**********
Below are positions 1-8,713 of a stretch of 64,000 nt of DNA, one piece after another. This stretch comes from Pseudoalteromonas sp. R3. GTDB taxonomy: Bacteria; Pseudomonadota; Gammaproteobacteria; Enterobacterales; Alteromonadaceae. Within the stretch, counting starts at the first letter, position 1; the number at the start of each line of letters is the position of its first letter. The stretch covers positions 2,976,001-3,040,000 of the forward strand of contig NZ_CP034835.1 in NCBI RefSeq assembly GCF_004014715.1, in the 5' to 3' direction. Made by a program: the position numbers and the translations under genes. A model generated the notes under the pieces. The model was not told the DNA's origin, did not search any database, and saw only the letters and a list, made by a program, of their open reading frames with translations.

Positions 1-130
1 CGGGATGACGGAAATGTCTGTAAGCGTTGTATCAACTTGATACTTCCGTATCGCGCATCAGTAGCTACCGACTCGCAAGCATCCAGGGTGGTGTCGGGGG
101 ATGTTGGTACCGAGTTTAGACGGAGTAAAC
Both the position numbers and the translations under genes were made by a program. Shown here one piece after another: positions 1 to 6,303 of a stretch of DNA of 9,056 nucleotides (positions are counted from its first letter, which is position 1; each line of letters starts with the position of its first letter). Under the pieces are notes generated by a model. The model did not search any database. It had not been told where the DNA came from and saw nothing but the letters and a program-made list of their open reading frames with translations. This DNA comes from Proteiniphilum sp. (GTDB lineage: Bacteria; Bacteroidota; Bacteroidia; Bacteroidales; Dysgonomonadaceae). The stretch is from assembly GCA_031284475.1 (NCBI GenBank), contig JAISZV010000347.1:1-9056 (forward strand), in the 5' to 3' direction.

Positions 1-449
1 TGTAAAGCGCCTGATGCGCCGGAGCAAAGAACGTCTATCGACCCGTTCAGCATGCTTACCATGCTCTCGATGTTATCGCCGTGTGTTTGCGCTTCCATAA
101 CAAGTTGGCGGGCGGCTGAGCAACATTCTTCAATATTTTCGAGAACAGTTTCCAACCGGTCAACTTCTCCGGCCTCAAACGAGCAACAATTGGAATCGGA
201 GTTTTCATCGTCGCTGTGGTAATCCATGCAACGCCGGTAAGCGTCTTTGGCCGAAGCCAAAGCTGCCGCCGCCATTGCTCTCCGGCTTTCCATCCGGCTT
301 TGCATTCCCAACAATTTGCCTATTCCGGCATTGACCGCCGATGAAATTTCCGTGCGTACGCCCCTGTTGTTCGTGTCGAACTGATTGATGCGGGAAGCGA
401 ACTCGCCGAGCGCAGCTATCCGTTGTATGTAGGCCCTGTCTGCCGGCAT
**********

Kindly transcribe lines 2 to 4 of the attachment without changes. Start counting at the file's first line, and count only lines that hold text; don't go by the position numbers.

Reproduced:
Positions 1-130
1 CGGGATGACGGAAATGTCTGTAAGCGTTGTATCAACTTGATACTTCCGTATCGCGCATCAGTAGCTACCGACTCGCAAGCATCCAGGGTGGTGTCGGGGG
101 ATGTTGGTACCGAGTTTAGACGGAGTAAAC